However, Daesh did exhibit many characteristics consistent with a state to develop their internal policies and domestic rule. Primary examples of this is Daesh’s formal government, their sizeable financial holdings and development within their territory. While immature, Daesh’s non-hierarchical government structure and bureaucratic organizations were more formal than any other terror network to date. Daesh organized their territories into what they referred to as “wilayas,” or administrative regions. Through the neoclassical lens examining power distance, this displayed a clear structure to control territory and rule the cities they seized. They financed these endeavors through the seizure of assets, extortion and siphoning Iraq’s oil supply. “Estimates put ISIS’s revenue from smuggled oil to be at one million dollars a day. The organization’s total assets were believed to be at two billion dollars in June 2014” (Brown, 2015, p. 17). By 2014, Daesh required complex management networks, with CFO-like figures and professional administrators who allocated and monitored the groups budgets (Stergio, 2016, p.12). Once established, Daesh even instituted their own currency, regulated by their version of a treasury. This demonstrates just another tactic they utilized to establish state-like characteristics and enforce dependency from the populace to promote their own brand of caliphate nationalism.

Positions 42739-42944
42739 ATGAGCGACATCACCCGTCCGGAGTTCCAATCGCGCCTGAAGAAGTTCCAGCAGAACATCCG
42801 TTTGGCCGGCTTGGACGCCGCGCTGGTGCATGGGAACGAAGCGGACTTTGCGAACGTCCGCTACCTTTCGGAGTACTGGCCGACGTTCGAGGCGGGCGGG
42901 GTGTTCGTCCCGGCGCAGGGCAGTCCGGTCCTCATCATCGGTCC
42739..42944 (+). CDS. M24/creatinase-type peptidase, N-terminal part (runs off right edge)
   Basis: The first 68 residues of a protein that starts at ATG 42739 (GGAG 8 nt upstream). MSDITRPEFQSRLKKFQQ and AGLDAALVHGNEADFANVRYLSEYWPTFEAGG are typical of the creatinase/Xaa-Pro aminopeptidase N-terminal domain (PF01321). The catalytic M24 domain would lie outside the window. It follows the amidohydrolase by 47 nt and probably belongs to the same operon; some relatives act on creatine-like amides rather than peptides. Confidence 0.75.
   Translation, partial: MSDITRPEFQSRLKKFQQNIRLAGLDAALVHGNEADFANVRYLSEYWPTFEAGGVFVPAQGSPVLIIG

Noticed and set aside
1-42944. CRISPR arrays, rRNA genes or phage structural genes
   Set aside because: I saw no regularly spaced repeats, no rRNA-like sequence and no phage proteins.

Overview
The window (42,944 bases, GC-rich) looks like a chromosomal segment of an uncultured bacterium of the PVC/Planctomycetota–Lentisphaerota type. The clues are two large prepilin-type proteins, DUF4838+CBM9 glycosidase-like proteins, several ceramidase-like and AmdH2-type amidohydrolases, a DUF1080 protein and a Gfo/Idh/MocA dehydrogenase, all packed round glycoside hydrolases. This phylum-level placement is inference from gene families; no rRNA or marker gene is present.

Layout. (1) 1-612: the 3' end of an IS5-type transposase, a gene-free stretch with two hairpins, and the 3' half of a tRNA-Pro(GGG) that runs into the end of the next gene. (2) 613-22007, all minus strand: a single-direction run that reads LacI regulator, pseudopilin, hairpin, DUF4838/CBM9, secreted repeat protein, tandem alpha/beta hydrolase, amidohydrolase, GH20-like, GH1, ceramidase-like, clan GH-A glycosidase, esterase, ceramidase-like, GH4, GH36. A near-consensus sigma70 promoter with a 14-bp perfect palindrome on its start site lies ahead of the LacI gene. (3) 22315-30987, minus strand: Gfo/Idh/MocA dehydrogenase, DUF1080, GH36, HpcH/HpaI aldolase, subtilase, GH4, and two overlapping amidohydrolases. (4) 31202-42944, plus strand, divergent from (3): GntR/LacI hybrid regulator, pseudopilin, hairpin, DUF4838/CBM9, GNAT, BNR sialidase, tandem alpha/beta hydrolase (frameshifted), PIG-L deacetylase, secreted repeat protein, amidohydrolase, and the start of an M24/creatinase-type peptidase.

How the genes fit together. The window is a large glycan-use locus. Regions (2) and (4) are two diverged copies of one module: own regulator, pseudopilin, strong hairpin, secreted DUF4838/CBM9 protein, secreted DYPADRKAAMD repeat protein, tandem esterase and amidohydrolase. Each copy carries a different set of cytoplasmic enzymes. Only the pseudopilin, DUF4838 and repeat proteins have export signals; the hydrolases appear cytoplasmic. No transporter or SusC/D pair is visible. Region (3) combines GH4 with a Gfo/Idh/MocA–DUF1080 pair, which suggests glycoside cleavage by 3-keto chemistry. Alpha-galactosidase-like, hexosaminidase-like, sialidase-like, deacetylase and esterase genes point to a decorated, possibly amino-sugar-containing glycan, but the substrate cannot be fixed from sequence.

Daesh maintained the concept of theocratic integration with a central caliph, a cabinet with a ruling council and officially outlined how they would govern and develop charters for their new cities. They re-established formal Sharia law in which drugs, alcohol and tobacco were forbidden, prayers would be performed five times daily, women had to dress moderately and punishments were rashly enforced by an Islamic court system and roving police force. Daesh also integrated with the tribal leaders and allowed them opportunities to pledge their allegiance and repent for past sins. They even put up billboards at major transportation routes to message their Islamic values (Zalin, 2014, p. 5).

A key case study related to neoclassical realism is their soft-power governance within held territory. As hard as it is to believe, Daesh invested significantly in public works. They established a marketplace in al-Raqqa, ran an electricity office, consumer protection office, installed power lines, hosted trade workshops, provided polio-vaccines, ran several orphanages, organized an Islamic program based on the Boy Scouts of America, fixed potholes and transportation infrastructure and even operated an “Islamic State Post Office” (Zelin, 2014, p.15). While Daesh’s actions may not have always indicated it, they invested in their internal development for the long haul. They also learned from history that without the favor of the region’s populace, they would be unsuccessful. Conditions in the Middle East are ripe for its inhabitants to embrace an ideology that promises a positive change (Suarez, 2015, pg. 24). Daesh recognized that if they could provide more than the state’s government they could control the populace and establish their Islamic State.